Middlesex, Vermont - January 23, 2009
Who ever said you shouldn't play with your food? Steph Rieke wanted to make fun the main ingredient of her food business when she gave up teaching to launch a granola company in 2003, at just 23 years old. Rieke says, "I like that I can produce different things."
She sold her nut-filled granola labeled Nutty Steph's to top restaurants and online, but when she mixed granola with dark chocolate, it was a recipe for expansion. Rieke explains, "The whole idea of having a chocolate shop happened really spontaneously."
A Brattleboro chocolate company was closing down, so Rieke snapped up the equipment. A Stowe candy shop was getting rid of its case, and the businesswoman got that, too, to start building her new line.
Parts of her line are downright naughty. "Tropical intercourse" is what she calls the marriage of a dried banana and pineapple ring dipped in chocolate. It's a top seller for Valentine's Day. It may be a gag gift, but the chocolate business is part of a serious redevelopment project.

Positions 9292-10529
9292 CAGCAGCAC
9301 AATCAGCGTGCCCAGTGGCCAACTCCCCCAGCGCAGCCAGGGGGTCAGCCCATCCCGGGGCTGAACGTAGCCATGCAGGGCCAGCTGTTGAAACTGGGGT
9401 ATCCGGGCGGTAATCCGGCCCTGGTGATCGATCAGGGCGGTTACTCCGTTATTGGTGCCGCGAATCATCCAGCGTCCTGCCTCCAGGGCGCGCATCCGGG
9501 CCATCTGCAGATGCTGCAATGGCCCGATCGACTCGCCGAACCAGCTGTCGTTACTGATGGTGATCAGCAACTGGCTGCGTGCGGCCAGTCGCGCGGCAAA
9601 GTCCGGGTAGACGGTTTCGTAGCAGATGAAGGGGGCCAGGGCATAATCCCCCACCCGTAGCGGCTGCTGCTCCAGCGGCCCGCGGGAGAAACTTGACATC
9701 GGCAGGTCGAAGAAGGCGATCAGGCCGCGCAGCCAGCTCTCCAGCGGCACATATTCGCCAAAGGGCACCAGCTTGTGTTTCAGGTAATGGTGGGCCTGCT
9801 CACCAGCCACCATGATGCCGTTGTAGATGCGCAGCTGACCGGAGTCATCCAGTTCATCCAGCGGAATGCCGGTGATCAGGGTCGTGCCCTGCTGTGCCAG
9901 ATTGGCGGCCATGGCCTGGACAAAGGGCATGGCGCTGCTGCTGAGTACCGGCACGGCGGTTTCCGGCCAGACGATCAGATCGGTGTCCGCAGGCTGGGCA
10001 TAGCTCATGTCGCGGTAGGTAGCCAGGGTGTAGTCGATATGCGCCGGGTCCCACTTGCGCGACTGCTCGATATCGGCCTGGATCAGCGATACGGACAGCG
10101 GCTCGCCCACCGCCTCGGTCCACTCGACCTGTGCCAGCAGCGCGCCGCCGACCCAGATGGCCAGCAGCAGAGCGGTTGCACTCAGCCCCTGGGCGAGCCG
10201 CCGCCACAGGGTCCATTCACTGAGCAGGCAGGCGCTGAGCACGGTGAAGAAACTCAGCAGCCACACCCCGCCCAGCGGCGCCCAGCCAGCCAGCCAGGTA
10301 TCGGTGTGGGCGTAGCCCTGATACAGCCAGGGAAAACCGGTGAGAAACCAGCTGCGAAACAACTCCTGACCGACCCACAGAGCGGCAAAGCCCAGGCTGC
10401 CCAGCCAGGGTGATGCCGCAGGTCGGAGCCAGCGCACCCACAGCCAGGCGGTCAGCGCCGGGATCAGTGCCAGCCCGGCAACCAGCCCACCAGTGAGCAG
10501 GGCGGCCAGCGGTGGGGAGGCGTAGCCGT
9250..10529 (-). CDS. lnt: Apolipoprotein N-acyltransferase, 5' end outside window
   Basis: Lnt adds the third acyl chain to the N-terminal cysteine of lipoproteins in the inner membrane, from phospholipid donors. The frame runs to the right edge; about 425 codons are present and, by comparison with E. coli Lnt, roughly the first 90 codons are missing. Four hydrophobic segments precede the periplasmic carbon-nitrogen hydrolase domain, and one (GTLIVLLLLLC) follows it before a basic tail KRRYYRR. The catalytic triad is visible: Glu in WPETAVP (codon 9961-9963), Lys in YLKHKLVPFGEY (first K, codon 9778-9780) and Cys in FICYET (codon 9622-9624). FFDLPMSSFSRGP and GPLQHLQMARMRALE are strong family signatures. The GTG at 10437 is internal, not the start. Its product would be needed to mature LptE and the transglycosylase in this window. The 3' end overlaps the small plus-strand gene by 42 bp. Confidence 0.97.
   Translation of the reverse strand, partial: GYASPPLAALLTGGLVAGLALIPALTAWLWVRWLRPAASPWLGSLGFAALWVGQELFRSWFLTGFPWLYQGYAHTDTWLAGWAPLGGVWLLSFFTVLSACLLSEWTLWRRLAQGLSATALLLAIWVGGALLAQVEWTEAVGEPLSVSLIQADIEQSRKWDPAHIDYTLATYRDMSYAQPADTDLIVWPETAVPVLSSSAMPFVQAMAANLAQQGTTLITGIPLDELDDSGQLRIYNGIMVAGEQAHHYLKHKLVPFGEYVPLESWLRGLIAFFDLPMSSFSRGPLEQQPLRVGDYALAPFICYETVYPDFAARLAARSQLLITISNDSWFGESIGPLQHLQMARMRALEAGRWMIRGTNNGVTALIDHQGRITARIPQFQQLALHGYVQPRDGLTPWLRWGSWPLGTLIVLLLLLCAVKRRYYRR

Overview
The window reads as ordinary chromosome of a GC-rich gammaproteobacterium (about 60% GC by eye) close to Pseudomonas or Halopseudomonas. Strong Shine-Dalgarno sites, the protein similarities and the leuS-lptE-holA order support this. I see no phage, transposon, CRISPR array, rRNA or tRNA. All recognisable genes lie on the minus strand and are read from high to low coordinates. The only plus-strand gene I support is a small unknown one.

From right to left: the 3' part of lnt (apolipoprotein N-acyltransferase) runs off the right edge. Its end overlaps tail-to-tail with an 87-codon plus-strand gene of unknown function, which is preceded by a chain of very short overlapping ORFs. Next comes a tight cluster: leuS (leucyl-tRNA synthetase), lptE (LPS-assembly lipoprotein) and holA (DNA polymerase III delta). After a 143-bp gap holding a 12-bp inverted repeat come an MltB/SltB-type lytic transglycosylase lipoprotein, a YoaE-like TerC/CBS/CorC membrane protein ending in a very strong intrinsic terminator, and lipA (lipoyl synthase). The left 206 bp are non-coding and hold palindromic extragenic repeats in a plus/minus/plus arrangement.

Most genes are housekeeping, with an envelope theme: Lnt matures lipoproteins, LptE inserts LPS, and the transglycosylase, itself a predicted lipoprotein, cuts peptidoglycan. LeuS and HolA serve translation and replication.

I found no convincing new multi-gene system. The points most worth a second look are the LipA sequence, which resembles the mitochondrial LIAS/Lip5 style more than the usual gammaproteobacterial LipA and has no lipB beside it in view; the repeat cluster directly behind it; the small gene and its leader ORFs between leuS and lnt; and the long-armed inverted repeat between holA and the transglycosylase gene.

The company's public outreach director Trish Denton says, "I think [our location has] become a destination."
Nutty Steph's storefront and production are in the old Camp Meade, an underused Depression-era Civilian Conservation Corps facility that developers brought back from the brink. One goal was to give drivers a reason to stop in Middlesex as opposed to just driving through.
Denton adds, "We're bouncing back. It's really exciting to be a part of this revitalization of Middlesex."
Steph Rieke hopes the new home base will help her follow in the footsteps of other successful "Made in Vermont" food companies that trade on the state's reputation for freshness, natural ingredients, and traditions like dairy and maple.
Rieke beams, "I'm glad to be in Vermont because we've retained some of those skills to make food!"
The Red Hen Baking Company is also in that Camp Meade complex, and a weaver is set to move in soon. Click here to visit Nutty Steph's website.
Jack Thurston - WCAX News